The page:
AT THE LIBRARY
Did you miss buying your sweetie a Valentine’s gift? Need an idea for a date night? Want to take a break from winter? Going through golf withdrawal? How about an outing with the grands?
The perfect answer to all these questions is to purchase tickets for our third annual Putting for Pages indoor mini-golf fundraising event. In one day (really one afternoon) we transform the library into an 18-hole golf course. In the front door, around the computers, through the stacks, down the steps, around the hallway and into the Children’s Department. Phew! It’s a workout for sure.
Friday evening, March 8 is the adults only ticketed affair and tickets may be purchased at the library or from any library board member ($25 for one, $40 for two). There are only 150 tickets so don’t wait too long to purchase them.
Family Fun Day will be 10 a.m. to 1 p.m. Saturday, March 9. Tee times are on a first come basis and the cost is $5 per person. That’s 28 cents a hole. What kind of entertainment can you think of that costs so little? We will also be offering hot dogs, popcorn, sweet treats and drinks at a small cost.
I think I’ve shared this story with you before, but it’s been on my mind as we busily plan this wonderful community fundraising event.
When I was a young child my cousin, Gerry Book, and I spent many hours together. At that point in our lives we were “onlys” (as in only child). We behaved more like siblings than cousins. Gerry is eight years older than I am so, of course, he could do more, far better, than I could. I always wanted to do what he did, whatever it was. If he played basketball, I wanted to play too. If he mowed the lawn, me too; building a fort in the woods, me too. Most of the time he was patient and endured my lack of skill, usually altering the activity to end the frustration we each experienced. If that didn’t work, we’d eat dough balls (fresh, crustless, white bread slices rolled into a tight ball), until Gerry thought of something else for us to do.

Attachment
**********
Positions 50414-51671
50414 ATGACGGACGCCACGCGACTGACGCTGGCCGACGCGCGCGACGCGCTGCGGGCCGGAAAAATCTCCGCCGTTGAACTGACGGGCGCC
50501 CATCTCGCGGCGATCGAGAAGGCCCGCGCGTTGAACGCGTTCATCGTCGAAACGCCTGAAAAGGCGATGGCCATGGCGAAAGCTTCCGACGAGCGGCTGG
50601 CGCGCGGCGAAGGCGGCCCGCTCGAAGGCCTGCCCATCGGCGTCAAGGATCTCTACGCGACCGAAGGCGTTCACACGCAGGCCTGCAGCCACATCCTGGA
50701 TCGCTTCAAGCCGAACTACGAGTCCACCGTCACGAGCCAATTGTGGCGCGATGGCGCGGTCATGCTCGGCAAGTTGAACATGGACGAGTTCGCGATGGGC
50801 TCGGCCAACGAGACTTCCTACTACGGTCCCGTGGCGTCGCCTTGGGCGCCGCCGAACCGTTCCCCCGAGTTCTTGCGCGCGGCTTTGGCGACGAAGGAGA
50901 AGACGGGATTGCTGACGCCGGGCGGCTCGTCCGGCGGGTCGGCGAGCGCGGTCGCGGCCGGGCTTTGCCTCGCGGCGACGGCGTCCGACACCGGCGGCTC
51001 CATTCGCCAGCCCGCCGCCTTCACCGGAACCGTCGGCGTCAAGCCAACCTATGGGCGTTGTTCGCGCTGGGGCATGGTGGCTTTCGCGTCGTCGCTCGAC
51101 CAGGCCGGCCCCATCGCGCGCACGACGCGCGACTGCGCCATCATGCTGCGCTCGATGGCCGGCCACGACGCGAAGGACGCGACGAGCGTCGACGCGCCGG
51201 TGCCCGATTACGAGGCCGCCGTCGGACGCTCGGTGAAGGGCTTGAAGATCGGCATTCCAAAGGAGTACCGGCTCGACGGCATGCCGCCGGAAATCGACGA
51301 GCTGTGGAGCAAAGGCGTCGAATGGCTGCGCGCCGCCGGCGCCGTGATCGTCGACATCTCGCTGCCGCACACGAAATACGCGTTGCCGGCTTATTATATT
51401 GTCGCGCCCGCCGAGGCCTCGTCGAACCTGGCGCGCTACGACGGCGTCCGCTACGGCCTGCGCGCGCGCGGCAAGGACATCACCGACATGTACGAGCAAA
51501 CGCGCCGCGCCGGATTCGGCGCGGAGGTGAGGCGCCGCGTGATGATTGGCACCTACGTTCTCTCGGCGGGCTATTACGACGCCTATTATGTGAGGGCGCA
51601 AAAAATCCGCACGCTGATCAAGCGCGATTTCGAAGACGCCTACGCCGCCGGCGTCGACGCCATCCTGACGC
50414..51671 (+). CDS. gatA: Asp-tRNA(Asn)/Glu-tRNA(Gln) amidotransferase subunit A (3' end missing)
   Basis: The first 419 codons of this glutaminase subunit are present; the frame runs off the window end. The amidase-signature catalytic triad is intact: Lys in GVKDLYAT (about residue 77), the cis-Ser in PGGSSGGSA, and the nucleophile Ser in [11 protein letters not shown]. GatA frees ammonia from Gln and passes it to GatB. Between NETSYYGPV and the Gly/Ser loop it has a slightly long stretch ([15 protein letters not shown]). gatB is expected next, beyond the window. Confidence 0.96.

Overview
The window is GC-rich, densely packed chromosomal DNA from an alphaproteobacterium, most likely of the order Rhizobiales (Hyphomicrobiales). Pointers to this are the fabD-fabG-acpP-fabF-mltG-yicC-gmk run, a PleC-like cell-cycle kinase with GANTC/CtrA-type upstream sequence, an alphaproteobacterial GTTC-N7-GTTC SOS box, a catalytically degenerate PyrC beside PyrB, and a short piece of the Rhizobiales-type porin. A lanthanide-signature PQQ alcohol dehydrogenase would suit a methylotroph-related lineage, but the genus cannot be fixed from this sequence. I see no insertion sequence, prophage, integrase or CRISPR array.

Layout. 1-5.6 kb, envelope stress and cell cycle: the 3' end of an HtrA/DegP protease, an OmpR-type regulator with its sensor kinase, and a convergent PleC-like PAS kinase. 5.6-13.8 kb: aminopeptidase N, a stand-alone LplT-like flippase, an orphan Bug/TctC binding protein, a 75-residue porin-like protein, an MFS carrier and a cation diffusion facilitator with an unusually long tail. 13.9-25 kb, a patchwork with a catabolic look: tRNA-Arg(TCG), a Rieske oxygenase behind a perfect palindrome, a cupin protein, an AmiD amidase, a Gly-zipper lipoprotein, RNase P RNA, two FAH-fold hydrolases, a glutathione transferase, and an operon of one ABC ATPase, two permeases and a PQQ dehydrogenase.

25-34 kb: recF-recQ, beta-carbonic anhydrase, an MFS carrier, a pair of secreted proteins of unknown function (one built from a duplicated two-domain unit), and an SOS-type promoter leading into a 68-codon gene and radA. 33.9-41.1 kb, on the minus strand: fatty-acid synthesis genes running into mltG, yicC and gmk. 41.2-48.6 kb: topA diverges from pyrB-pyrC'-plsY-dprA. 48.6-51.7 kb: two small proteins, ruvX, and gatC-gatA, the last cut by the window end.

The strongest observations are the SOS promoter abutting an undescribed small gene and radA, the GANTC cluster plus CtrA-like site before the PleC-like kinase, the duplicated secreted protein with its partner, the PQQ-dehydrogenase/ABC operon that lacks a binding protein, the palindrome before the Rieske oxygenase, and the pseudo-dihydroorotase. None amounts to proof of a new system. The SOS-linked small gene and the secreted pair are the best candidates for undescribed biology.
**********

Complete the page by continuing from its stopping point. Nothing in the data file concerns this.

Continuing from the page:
The summer I turned 5 and Gerry was 13 my mother took us to the shore for a few days. We spent the days on the beach and during the evenings we’d walk on the boardwalk. Gerry wanted to play miniature golf. Because he wanted to play, so did I. I just knew I could hit that little ball into the hole, even though Id never played golf before. With all my confidence, and no fear, I put the golf ball on the tee. I did not need any help, thank you very much. I knew how to hold the club. I knew how to stand. I swung the club at the ball with all the skill and strength I had and whack, the ball sailed into the air. Over several holes it went, taking a bounce and hitting a man right on his ankle. The man gave a startled jump while shouting, “Ouch,” as my mother and cousin watched in horror. I, on the other hand, was very proud of myself for hitting the ball so far. As the man looked around trying to identify the ball’s owner, my cousin put his ball on the tee pretending he didn’t know me. My mother hurried back to the admissions booth to get me another ball. After that, I had assistance each time it was my turn. Molly and the golf ball story has become a family favorite with much laughter at each retelling.
I can’t guarantee you won’t get hit in the ankle with a golf ball, but I won’t be playing so your chances are better than 50 percent. As Gerald Ford said, “I know I am getting better at golf because I am hitting fewer spectators.”
When I asked my cousin to buy some tickets he said he’d like to bring his grandchildren to play. My little cousin Emerson is just about the right age to whack someone in the ankle and embarrass her Pappy yet again.
Molly S. Kinney is the Director at the Mifflin County Library. She is currently reading Murder on the Links: a Hercule Poirot mystery by Agatha Christie and watching The Golf Channel.